Foster objective voices in the organisation
Despite similar levels of investment, the relative performance of marketing teams across different companies, or indeed of affiliates within a company, can be highly variable. Global franchises and standardised frameworks can support a more consistent approach, but they are insufficient to convey a distinct competitive advantage or to highlight the elements of marketing investment that are driving success in individual markets. Partnering with a well-equipped marketing excellence function is therefore critical for brand success, especially at the affiliate level.
Most companies operate an annual review cycle where senior leaders appraise plans. The danger is that this becomes little more than a “tick-box” exercise to agree funding, rather than a fundamental assessment of performance and intended future investments. The most successful organisations embrace annual reviews as an opportunity to drive critical thinking and appraisal of plans, identify and test exceptional ideas, and make interventions that accelerate growth. Powerful reviews start with creating the right environment, where objectivity reigns, with the goal firmly focused on identification of improvement areas, rather the allocation of blame for any shortcomings.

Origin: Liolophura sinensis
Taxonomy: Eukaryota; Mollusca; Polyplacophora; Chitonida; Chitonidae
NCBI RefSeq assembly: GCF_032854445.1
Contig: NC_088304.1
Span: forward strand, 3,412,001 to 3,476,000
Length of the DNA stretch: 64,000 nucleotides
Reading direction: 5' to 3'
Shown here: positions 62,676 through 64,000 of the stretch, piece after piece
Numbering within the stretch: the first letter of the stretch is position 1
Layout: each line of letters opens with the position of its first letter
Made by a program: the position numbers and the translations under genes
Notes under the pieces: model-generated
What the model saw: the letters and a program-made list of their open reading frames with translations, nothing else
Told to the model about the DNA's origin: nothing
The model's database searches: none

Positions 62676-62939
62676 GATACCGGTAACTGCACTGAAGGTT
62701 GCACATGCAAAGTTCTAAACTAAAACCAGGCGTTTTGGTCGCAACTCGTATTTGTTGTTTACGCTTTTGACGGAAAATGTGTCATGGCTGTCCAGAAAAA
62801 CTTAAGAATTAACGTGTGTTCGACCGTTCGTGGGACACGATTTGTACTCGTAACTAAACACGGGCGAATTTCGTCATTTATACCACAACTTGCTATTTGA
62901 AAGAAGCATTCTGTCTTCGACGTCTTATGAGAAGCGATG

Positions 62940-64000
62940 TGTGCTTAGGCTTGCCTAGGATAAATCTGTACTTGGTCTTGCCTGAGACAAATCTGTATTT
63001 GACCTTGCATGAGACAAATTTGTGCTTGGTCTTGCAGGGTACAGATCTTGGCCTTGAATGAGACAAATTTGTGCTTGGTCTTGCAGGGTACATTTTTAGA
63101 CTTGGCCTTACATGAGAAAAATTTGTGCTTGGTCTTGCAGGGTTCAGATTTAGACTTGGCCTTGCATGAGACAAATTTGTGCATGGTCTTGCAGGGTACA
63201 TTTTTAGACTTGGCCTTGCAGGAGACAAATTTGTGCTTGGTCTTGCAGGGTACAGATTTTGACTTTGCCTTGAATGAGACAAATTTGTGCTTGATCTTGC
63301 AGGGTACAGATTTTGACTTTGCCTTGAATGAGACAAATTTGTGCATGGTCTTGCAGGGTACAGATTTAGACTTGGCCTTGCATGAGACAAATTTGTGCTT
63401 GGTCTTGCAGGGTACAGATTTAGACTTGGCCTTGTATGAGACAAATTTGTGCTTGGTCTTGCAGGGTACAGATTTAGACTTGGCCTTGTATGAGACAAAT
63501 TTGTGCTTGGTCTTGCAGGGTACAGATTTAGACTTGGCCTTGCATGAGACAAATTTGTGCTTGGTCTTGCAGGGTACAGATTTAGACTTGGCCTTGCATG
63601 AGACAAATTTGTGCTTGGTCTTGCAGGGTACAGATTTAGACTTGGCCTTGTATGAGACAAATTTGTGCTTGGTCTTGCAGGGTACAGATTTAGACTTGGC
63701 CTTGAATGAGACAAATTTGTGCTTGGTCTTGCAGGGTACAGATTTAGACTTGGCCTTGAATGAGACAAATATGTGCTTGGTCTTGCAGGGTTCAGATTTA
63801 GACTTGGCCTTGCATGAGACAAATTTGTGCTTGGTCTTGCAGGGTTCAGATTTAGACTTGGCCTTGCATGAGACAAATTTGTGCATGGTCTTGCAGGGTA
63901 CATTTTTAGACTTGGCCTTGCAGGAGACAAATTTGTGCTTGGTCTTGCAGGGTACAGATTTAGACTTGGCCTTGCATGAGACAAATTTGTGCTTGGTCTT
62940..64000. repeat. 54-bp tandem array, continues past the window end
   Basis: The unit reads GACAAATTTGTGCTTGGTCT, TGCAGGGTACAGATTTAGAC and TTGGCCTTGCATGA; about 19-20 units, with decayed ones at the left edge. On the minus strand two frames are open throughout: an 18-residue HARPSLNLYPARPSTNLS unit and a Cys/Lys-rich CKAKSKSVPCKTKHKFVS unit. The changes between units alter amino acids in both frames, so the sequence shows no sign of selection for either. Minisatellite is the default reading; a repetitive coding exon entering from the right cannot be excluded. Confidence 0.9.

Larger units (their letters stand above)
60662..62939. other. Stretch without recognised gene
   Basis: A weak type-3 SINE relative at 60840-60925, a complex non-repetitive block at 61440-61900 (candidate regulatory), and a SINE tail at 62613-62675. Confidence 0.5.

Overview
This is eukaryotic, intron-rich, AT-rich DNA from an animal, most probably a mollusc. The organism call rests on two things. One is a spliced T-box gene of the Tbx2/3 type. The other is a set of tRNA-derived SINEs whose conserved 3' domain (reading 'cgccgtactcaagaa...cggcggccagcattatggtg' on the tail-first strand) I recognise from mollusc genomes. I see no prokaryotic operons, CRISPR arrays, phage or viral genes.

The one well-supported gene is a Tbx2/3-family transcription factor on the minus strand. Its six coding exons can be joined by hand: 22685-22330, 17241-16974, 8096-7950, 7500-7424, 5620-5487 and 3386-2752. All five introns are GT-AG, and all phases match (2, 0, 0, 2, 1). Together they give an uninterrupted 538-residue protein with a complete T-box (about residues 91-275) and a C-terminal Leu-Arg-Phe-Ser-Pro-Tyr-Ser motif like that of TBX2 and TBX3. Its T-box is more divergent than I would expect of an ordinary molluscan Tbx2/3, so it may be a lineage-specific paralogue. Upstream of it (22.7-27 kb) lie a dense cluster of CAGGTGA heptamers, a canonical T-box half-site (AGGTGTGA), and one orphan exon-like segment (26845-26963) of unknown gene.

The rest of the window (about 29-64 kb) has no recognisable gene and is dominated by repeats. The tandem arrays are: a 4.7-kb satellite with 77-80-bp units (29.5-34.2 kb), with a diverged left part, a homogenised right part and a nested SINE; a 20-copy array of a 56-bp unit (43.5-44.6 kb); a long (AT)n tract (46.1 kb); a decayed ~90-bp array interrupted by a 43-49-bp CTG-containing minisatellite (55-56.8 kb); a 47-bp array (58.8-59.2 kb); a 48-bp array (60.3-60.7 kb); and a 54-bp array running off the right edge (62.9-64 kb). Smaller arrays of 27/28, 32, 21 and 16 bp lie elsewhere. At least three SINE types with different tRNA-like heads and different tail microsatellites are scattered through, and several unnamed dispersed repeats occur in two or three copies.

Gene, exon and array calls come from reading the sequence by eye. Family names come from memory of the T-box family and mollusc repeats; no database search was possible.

Brand leaders themselves must be open to scrutiny before subsequently seeking to understand where growth opportunities lie. This can be achieved through asking the right questions of their teams in order to drive honest conversations around performance, rather than taking a perfunctory glance before approval. As one senior executive told us:
“I seek out bad news, as it is usually where you find what can be improved most quickly – but what I normally get are the sunny highlights and successes”
Return on marketing investment can be substantially improved by seeking a deep, objective, external assessment of marketing and commercial activities: through benchmarking to industry standards, peer comparison and analytic assessment against validated frameworks, companies can identify priority opportunities for excellence in commercialisation.
Get to grips with what works